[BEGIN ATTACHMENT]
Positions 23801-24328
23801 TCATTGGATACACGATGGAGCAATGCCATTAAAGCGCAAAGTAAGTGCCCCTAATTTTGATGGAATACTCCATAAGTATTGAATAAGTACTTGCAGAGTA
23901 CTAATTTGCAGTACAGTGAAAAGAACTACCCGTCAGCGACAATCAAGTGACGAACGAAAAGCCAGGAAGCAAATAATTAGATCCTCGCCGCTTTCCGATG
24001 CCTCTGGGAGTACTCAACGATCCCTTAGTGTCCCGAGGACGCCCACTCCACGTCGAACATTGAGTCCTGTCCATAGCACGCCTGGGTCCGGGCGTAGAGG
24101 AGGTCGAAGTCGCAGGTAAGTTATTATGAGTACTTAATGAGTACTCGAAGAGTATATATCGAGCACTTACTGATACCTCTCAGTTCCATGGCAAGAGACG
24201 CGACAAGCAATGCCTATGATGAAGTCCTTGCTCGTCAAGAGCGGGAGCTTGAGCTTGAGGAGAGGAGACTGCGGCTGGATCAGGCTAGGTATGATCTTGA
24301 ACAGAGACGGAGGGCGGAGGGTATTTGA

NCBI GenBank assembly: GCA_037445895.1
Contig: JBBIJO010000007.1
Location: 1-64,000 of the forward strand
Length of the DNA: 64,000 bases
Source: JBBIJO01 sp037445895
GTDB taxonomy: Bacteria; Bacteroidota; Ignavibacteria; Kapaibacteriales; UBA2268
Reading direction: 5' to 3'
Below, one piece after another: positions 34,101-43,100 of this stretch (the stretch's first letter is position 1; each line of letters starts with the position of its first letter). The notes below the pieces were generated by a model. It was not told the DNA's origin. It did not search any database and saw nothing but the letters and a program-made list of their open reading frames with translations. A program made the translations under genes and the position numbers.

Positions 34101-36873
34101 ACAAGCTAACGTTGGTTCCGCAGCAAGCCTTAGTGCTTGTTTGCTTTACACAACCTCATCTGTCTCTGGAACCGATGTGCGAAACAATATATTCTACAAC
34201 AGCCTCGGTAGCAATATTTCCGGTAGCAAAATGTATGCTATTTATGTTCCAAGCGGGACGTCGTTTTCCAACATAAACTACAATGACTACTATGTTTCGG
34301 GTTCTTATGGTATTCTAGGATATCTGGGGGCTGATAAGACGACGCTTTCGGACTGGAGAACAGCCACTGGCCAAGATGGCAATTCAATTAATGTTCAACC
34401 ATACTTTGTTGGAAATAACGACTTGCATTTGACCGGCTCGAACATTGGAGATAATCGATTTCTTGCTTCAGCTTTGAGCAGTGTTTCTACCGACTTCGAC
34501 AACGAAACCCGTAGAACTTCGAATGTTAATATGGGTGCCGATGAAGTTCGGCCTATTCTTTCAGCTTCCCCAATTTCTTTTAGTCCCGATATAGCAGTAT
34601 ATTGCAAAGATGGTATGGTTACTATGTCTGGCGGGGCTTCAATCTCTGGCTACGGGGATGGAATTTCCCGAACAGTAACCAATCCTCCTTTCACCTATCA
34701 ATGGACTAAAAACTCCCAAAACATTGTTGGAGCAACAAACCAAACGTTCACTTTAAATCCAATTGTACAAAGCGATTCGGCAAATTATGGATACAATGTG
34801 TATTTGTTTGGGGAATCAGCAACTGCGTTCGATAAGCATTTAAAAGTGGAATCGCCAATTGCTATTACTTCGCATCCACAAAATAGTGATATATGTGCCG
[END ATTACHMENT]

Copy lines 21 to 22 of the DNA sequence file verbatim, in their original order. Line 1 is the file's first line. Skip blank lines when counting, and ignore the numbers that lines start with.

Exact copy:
34501 AACGAAACCCGTAGAACTTCGAATGTTAATATGGGTGCCGATGAAGTTCGGCCTATTCTTTCAGCTTCCCCAATTTCTTTTAGTCCCGATATAGCAGTAT
34601 ATTGCAAAGATGGTATGGTTACTATGTCTGGCGGGGCTTCAATCTCTGGCTACGGGGATGGAATTTCCCGAACAGTAACCAATCCTCCTTTCACCTATCA